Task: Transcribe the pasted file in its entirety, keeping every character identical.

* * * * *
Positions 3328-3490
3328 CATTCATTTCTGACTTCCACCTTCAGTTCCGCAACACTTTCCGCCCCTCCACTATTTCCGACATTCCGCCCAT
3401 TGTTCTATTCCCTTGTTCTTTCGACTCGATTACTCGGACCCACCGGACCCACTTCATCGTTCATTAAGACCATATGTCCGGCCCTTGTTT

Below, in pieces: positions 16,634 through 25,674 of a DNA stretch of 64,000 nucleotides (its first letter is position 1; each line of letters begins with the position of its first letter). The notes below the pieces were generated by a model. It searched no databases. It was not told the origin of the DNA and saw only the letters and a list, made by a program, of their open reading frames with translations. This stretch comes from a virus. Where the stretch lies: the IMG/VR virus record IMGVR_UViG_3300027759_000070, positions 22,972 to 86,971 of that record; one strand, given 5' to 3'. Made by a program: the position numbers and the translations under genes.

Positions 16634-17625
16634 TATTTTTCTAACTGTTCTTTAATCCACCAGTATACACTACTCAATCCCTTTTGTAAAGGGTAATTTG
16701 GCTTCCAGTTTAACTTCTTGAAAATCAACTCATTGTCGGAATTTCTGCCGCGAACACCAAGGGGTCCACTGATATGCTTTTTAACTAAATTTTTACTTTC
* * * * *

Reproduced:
Positions 3328-3490
3328 CATTCATTTCTGACTTCCACCTTCAGTTCCGCAACACTTTCCGCCCCTCCACTATTTCCGACATTCCGCCCAT
3401 TGTTCTATTCCCTTGTTCTTTCGACTCGATTACTCGGACCCACCGGACCCACTTCATCGTTCATTAAGACCATATGTCCGGCCCTTGTTT

Below, in pieces: positions 16,634 through 25,674 of a DNA stretch of 64,000 nucleotides (its first letter is position 1; each line of letters begins with the position of its first letter). The notes below the pieces were generated by a model. It searched no databases. It was not told the origin of the DNA and saw only the letters and a list, made by a program, of their open reading frames with translations. This stretch comes from a virus. Where the stretch lies: the IMG/VR virus record IMGVR_UViG_3300027759_000070, positions 22,972 to 86,971 of that record; one strand, given 5' to 3'. Made by a program: the position numbers and the translations under genes.

Positions 16634-17625
16634 TATTTTTCTAACTGTTCTTTAATCCACCAGTATACACTACTCAATCCCTTTTGTAAAGGGTAATTTG
16701 GCTTCCAGTTTAACTTCTTGAAAATCAACTCATTGTCGGAATTTCTGCCGCGAACACCAAGGGGTCCACTGATATGCTTTTTAACTAAATTTTTACTTTC